So far I have been unable to find any photographs of my great-grandmother and her second husband during their last years in Russia. It is no wonder perhaps, with the chaos that surrounded them and the drudgery of everyday life. Who knows whether they even still owned a camera. The photo above is of my great-grandmother in happier times. It was probably taken while my great-grandfather was still alive.
We left my great-grandmother last week determined to find a way to join her daughter, my grandmother, in France. Her desire was to be there for the birth of my grandmother’s first child – my mother. I wish I could pinpoint the date my great-grandmother began to plan her journey to France. My mother was born in November 1922 and, as I wrote in Part 1 of this story, also in 1922 my great-grandmother’s second husband Vasily Yakovtsov became the Assistant Director of a medical institute in St Petersburg. So I can only assume the process to leave Russia began in 1922. My grandmother takes up the story:
Then began the tedious and complicating proceedings of getting the necessary papers, without which no Russian was allowed to cross the border. Month after month passed in these preparations. The number of documents required seemed to be limitless. She (my great-grandmother) was being sent from one official to another, from one place to another.
New papers were delivered, new stamps required, new seals applied. Twice she had to travel to Moscow to fill in more applications, to get more permits. Finally after six months of harassing proceedings, all the papers were in order and there was one last place to take them to for a final seal. That night my mother could not sleep from nervous strain. A new decree had just been published by which those persons who had received permission to leave Russia, and for some reason did not avail themselves of their permits, would lose their right to leave Soviet Russia, new permits not being given out a second time.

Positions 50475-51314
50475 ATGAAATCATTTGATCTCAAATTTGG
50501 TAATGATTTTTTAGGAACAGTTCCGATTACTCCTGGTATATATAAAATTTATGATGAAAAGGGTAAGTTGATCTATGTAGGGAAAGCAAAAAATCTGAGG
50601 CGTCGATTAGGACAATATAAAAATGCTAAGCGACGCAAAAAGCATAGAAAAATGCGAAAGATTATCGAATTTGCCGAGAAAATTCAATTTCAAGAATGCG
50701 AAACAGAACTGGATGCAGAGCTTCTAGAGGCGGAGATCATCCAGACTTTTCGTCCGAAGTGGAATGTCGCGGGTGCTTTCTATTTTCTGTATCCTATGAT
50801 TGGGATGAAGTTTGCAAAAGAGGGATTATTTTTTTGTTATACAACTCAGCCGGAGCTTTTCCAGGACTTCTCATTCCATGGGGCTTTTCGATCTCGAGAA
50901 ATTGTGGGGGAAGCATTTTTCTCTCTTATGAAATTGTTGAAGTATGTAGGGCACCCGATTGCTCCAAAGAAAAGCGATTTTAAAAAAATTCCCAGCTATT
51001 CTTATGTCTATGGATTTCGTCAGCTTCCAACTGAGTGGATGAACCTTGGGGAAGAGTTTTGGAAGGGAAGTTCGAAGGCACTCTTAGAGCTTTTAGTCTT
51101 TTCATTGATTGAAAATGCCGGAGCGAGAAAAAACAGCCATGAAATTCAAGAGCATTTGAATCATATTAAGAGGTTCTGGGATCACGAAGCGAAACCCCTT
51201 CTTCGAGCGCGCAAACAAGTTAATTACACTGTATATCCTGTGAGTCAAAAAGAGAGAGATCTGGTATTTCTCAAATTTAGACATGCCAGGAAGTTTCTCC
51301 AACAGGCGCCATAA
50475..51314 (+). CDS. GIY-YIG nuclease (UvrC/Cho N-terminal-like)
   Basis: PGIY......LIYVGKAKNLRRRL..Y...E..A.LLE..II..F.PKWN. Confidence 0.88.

It is easy to understand with what anxiety, with what fear to lose them, she held the precious and quite voluminous package of documents as through a milling crowd she made her way to the window where a government official had to peruse the whole thing all over again before placing the final seal.
When her turn came she waited anxiously while the clerk read the papers one by one and, after what seemed an eternity, stamped them and handed them back to her saying, “You can go citizeness.” My mother forgot all the weary months of waiting in the joy of the present moment. Tying the documents securely together she put the package under her arm and, pressing it tightly to her side, together with her pocketbook, she headed toward the exit. Consumed with her jubilant thoughts she paid no attention to the jostling crowd in front of the building and, when she finally reached the street, the package was gone.